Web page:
Do anthropomorphic chatbots influence our financial decision-making?

The way humans interact with computer systems and how they converse with humans has dramatically changed in the last couple of years. So called digital Conversational Assistants (CAs) are more and more present in daily life. The sales for smart speakers, e.g., in 2020 was five times as high than in 2018. CAs are systems which use text (e.g. chat bots), speech (voice assistants) or other ways for communication with humans.

For online search, navigation, or entertainment we use them quite naturally. But we also interact with artificial CAs in areas that we might not suspect at first glance. In call centers, e.g., we interact with voice based CAs using natural language. Very similar, on web pages chat bots welcome us and provide first support or navigates us through the web page.

Literature shows that human decision-maker may attribute human qualities (e.g., a consciousness or emotions) to objects when these objects have human-like characteristics like a voice or a name. This phenomenon is called anthropomorphism. Past research showed that designing CAs anthropomorphic affects human perception and behavior in human-computer interaction, e.g., increasing trust and emotional connectedness as well as affecting the willingness to pay.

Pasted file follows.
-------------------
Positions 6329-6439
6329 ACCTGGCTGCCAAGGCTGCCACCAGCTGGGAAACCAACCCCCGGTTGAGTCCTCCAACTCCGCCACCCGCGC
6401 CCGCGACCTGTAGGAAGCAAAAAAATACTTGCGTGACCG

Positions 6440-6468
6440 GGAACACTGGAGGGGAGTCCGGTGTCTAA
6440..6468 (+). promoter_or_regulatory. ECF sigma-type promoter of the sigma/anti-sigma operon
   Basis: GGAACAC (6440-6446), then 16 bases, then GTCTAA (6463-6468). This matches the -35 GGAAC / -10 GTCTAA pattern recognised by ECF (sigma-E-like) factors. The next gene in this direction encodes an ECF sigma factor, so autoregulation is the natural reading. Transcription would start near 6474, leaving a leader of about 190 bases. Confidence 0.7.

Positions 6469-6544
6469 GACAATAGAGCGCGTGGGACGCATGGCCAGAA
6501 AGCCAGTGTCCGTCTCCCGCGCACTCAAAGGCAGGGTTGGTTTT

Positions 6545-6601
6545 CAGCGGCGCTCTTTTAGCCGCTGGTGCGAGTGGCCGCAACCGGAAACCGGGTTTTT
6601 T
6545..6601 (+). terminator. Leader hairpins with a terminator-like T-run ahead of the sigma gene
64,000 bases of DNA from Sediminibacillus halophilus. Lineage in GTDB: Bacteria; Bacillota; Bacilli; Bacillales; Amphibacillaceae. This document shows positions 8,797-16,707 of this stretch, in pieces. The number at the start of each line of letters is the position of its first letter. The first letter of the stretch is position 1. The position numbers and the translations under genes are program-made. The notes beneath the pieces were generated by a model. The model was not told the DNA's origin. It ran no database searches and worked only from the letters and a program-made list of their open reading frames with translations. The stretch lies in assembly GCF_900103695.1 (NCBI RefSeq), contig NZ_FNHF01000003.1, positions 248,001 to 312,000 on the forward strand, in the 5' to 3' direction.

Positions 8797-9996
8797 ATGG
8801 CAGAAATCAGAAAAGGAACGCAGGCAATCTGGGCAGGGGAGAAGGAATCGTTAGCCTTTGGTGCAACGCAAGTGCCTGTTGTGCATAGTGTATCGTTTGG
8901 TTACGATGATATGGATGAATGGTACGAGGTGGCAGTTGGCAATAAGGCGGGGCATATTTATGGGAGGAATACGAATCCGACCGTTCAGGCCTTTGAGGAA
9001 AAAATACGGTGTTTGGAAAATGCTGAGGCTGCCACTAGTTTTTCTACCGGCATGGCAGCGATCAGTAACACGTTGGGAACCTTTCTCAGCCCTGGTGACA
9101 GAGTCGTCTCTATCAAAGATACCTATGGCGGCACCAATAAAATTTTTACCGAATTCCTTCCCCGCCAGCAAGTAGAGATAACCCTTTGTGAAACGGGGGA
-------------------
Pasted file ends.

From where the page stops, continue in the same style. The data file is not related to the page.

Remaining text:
This project aims to answer the question to what extend CAs are perceived as anthropomorph dependent on the human-like characteristic, especially when the CA uses speech. Furthermore, we analyze the role of anthropomorphism on the acceptance of CAs in different decision contexts, especially in intrinsically motivated, emotion-based decision situations vs. in rational decisions situations.

In a (series) of experimental studies, the effect of anthropomorphic CAs on financial decision making in different contexts is analyzed.

Respondents make investment decisions either on a standard micro-credit platform (rational decision) or on a platform for pro-social micro-credits (intrinsically motivated, emotional decision).

In both cases, a conversational agent with different levels of anthropomorphic characteristics, serves as a kind of filter and decision support system leading through the preference selection process.

With this project we aim on giving an understanding of how humans make decisions in financial decision situations when supported by chat bots. We provide insights on how consumers change behavior when the chat bot shows human characteristics and may give guidelines on how to design conversational agents for different types of decision tasks.


Prof. Dr. Jella Pfeiffer, Gießen Universität